In this follow-up study, a higher proportion of the lean fish consumers reported using cod liver oil/fish oil capsules, compared to the fatty fish consumers. However, in the multiple models this was adjusted for (cod liver oil/fish oil capsules use). Consumption of fish oil has been associated with decreased TG [60,61,62,63] as well as increased HDL-C [61,64,65]. N-3 fatty acids are considered a valuable clinical tool in treatment of hypertriglyceridemia [66], and it has been argued that n-3 fatty acids may be more efficacious when consumed in fish rather than when an equivalent amount is provided by fish oil capsules [67].
Interestingly, our data revealed a decrease in HDL-C in those consuming processed fish once a week or more. In Norway, processed fish such as fish balls, fish fingers, fish pudding and fish cakes are commonly made out of lean fish filet mixed with other ingredients such as flour and milk, and these fish products represent approximately 40% of the total fish consumption [68]. The lack of health benefits from processed fish may partly be explained by a reduction of some of the nutrients present during the processing (deep-fried, fried, boiled or minced). For instance, the loss of taurine in processed products may be as high as 100%, compared to the taurine content of fresh caught specimens [69]. Furthermore, ultra-processed fish, such as fish fingers, are deep-fried and may therefore contain a higher amount of total fat. Additionally, such products previously contained trans-fatty acids, a fatty acid known to be associated with lowered HDL-values [70], when the data from Tromsø 4 was collected (1994–1995). We therefore cannot rule out the possibility that the lowered HDL found after intake of processed fish in the present study may be influenced by the trans-fatty acids contained in such products.

4.3. Hypotensive Effects

In the present study, lean fish consumption was associated with decreased blood pressure—both SBP and DBP decreased significantly during the follow-up period. However, in the age-adjusted models, this effect was only confirmed in men. In contrast, blood pressure increased during follow-up for those consuming fatty or processed fish, although this finding was not statistically significant. Previously, fish consumption has been associated with decreased blood pressure in various intervention studies [35,51,54,71]. However, the results are conflicting—some studies found associations for lean fish, and others for fatty fish. In line with our study, a decrease in blood pressure (SBP and DBP) was reported in participants consuming lean fish (pike, pike-perch, perch, saithe, cod), while blood pressure increased among those consuming fatty fish (salmon, rainbow trout, baltic herring, whitefish, vendace, tuna), in an 8-week intervention study from Finland [54]. A Spanish randomized crossover clinical trial (n = 273) also found lean fish consumption to have a blood pressure lowering effect, when participants were given seven servings of lean fish per week (Namibian hake). However, this finding was significant only for DBP [35]. In contrast, a decrease in blood pressure (SBP and DBP) has also been reported after fatty fish consumption (125 g per day of salmon for four weeks), compared to controls (no fish) [51].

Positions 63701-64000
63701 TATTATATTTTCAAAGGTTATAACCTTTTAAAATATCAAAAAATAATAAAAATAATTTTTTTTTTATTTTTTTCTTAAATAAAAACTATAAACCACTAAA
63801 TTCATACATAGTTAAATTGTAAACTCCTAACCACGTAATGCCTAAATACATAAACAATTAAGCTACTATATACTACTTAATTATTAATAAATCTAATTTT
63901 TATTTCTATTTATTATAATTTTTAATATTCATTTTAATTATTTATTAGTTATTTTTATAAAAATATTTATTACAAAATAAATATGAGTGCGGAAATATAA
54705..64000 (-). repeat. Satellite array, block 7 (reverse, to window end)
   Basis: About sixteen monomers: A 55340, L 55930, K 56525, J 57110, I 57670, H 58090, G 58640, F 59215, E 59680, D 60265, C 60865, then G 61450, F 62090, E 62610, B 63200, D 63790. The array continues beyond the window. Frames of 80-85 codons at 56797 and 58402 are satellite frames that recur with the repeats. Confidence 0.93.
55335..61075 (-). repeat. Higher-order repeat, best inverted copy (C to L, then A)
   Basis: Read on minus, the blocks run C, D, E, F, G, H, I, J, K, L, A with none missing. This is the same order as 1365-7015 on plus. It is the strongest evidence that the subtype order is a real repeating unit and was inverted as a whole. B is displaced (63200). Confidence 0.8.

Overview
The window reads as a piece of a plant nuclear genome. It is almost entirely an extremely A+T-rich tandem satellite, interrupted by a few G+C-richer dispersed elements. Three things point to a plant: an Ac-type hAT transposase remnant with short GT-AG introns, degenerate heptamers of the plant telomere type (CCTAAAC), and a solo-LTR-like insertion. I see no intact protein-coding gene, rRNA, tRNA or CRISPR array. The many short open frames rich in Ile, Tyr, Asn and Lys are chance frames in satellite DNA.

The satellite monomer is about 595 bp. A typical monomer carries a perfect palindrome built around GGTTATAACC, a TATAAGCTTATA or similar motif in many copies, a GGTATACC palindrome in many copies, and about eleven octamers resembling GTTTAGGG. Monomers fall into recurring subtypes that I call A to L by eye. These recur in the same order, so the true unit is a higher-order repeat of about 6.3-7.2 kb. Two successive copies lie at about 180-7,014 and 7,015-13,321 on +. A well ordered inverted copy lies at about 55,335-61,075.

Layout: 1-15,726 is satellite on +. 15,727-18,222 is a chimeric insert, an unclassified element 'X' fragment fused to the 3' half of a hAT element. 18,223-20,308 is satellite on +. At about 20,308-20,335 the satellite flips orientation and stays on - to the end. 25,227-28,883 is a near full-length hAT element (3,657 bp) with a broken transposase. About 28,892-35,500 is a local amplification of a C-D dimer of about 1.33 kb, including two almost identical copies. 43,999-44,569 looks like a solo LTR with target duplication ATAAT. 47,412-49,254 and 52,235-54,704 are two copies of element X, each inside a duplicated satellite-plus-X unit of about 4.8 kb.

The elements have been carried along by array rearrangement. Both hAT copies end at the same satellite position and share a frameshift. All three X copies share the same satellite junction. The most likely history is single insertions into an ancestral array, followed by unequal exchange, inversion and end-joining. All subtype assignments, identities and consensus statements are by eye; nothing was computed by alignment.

It has previously been suggested that fish protein lowers blood pressure in rats, when compared to rats given casein [72], and amino acids, such as taurine, may improve blood pressure by influencing the Angiotensin II action [40] and have a hypotensive effect [39]. Previously, beneficial effects of fish proteins on insulin actions have been observed. In a randomized controlled trial, improved insulin sensitivity was found in participants in the cod protein group, when they were compared to those receiving other animal proteins (lean beef, pork, veal, eggs, and milk products) [73]. In addition, fish proteins have been observed to have beneficial effects on both insulin sensitivity and insulin resistance in rats [48,74].

4.4. Blood Glucose

In the present study, no association was observed between fish consumption and change in blood glucose. This is in line with other studies [17,54]. However, in this follow-up study, blood serum samples were non-fasting which may have influenced the glucose results.

4.5. Gender Differences